Sadly, the Norwegian was no exception. I’ve endured similar lectures from other European experts on US foreign policy in Southeast Asia, the Caribbean, and parts of Africa (who knew the US helped fund a civil war in Angola?). These are all regions where the US has behaved terribly, and should be held accountable. But why the crimes of US foreign policy in distant lands should be so fascinating to Europeans doesn’t quite make sense. Like any oversized empire, America has been terrorizing citizens of underdeveloped countries since Teddy Roosevelt was in office, but you seldom hear them complaining. I’ve felt more welcome in Havana than I have in Madrid, and I know people who have been to Saigon and swear that the people of Vietnam—a country almost destroyed by an American war that left 1.4 million dead—love Americans.
Last year, most of the lectures I got were about US foreign policy in the Middle East, and they were all about the same: Our lust for oil, unswerving support for Israel, and cozy relationship with the region’s oppressive oligarchies has turned the Middle East into a seething cauldron of hate, suffering and terrorism. Maybe so. But the difference is that over here, most people actually believe Bush will go to war because his Daddy told him to, or because he owes it to his oil buddies in Texas who paid off the Supreme Court to give him the election.
Now it’s Iraq. A war with Iraq may turn out to be the worst idea in the history of bad ideas, but too often, any thoughtful debate on the issue in Europe is drowned out by obsessive rage over US abuses of power. You seldom hear any viable solution to the crisis or what might happen if the US (or the UN) does nothing. I stopped by the "No War Against Iraq" protest march in Oslo on February 15th, but after hearing a few speeches and reading a few angry placards (many written in English), it felt more like an anti-American rally than a peace protest. Curiously, no one made any impassioned calls for Saddam Hussein to disarm or go into exile—and no one thought to burn him in effigy. For some reason, his murderous tyranny is accepted as immutable fact—a product of bad US foreign policy.
So, while angry demonstrations have turned many US embassies around Europe into defensive bunkers, Iraqi embassies are free to go about their business undisturbed. One almost senses a kind of latent sympathy for the besieged Iraqi regime—not for what it is, but for having the guts to defy the world’s last superpower. Even the human shields (many of whom fled Iraq for safer ground before the war) seem more motivated by American hypocrisy than the cause of peace. Consider these remarks from Ken O’Keefe, a former US Marine and human shield organizer in the UK: "The fact is that the world's most powerful nation would be stopped in its imperialist tracks if thousands of Westerners might be killed by its oil lust war."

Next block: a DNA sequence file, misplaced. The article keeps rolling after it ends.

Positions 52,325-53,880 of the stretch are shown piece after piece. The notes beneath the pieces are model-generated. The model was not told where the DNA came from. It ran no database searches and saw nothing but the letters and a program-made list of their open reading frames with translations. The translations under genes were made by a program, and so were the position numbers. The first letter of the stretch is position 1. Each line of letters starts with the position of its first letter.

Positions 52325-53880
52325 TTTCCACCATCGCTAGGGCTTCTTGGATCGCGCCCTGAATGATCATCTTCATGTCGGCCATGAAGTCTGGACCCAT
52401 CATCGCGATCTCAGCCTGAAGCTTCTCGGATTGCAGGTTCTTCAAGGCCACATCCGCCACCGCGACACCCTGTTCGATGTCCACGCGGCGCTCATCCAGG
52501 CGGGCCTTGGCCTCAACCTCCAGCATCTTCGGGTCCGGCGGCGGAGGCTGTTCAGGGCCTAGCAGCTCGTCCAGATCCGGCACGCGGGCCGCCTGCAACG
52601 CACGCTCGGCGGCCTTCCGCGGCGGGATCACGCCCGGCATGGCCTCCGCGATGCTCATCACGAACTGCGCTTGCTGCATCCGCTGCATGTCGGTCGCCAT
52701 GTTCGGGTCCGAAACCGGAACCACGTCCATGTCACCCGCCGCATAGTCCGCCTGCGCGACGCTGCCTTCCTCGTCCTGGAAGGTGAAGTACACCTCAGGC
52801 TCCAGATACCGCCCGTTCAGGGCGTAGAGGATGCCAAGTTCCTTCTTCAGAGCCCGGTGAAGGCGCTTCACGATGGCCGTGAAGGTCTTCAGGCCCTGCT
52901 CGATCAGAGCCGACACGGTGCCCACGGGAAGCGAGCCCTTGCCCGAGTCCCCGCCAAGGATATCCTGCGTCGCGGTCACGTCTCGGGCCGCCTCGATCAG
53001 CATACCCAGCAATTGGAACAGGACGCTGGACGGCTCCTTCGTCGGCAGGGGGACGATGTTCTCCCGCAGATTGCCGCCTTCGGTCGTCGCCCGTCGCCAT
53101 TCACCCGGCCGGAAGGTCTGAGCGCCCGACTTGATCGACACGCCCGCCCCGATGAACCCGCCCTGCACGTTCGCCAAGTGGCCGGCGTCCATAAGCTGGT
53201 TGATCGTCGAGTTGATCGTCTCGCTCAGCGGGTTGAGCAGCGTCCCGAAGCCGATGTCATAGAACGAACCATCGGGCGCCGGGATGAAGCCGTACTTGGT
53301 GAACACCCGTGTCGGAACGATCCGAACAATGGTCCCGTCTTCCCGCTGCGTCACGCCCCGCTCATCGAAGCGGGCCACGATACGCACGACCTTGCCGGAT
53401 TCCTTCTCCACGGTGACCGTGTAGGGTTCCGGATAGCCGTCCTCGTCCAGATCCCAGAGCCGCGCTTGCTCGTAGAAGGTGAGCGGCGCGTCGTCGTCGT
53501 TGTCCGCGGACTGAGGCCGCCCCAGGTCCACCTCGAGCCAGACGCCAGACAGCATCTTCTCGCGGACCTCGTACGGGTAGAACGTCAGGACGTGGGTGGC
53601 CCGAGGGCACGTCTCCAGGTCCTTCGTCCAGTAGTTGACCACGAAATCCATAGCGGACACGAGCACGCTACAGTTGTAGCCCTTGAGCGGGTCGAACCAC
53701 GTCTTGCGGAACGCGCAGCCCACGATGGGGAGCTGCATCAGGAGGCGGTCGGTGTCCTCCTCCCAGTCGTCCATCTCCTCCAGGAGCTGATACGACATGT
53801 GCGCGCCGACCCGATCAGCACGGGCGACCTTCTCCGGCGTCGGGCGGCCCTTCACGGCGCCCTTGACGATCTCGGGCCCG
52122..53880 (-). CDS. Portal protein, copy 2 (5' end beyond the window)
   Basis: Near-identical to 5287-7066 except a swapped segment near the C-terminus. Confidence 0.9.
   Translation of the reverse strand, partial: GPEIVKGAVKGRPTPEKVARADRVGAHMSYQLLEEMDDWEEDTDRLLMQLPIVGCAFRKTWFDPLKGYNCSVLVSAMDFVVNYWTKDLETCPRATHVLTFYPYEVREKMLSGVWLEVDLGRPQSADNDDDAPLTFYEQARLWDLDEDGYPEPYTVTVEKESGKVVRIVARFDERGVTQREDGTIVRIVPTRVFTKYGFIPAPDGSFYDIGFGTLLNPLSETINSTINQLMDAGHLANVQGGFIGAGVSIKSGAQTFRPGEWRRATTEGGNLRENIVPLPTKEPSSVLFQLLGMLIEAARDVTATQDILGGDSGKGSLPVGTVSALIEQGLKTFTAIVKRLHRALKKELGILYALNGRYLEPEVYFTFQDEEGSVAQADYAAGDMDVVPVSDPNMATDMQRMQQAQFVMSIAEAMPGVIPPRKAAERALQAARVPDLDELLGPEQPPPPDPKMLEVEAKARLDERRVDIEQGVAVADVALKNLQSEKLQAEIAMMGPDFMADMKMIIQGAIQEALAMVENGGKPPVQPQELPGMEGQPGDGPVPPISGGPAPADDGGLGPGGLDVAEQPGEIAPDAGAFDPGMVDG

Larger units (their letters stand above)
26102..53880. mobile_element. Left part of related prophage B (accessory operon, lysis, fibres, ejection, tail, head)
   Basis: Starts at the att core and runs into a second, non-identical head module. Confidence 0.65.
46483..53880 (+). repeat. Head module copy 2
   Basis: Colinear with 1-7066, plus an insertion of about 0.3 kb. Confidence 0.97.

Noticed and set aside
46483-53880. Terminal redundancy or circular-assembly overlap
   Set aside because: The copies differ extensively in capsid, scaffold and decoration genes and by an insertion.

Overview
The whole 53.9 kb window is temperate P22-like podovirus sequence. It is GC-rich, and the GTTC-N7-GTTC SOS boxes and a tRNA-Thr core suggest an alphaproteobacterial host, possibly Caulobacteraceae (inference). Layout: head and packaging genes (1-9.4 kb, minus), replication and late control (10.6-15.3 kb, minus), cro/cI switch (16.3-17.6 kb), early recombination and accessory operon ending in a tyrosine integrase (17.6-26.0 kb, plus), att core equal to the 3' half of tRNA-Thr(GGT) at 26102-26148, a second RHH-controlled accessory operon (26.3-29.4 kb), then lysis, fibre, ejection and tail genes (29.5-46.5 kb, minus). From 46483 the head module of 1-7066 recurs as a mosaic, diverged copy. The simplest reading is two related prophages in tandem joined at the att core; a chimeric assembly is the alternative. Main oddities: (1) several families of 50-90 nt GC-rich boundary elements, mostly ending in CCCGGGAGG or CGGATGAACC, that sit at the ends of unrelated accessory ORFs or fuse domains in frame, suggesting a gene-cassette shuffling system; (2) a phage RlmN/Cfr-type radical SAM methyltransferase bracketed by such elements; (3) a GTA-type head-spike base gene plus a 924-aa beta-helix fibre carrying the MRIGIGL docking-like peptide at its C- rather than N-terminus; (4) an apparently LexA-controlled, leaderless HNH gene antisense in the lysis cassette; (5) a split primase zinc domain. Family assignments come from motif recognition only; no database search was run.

What could possibly explain all this anger, paranoia and hostility? Some American expats think European resentment is motivated by simple jealousy, or an expression of impotent rage directed against the last superpower. Our European friends tell us it has more to do with America behaving like, well, a jerk. Others say it’s not as bad as it seems—a division exploited by politicians and the media, and that it will all blow over soon. Perhaps, but it feels more like a love affair that has gone terribly, terribly wrong.
One thing I’ve noticed is that once they’re done trashing some aspect of American culture, politics or foreign policy, most Europeans will admit it’s not all bad. And with a little encouragement, you can get some to admit that they admire at least the idea of America—the novelty of its glorious cultural mix that makes, say, New Orleans so different from Chicago, or the endearing sense of optimism expressed in everything from our Bill of Rights to the skyscrapers of New York.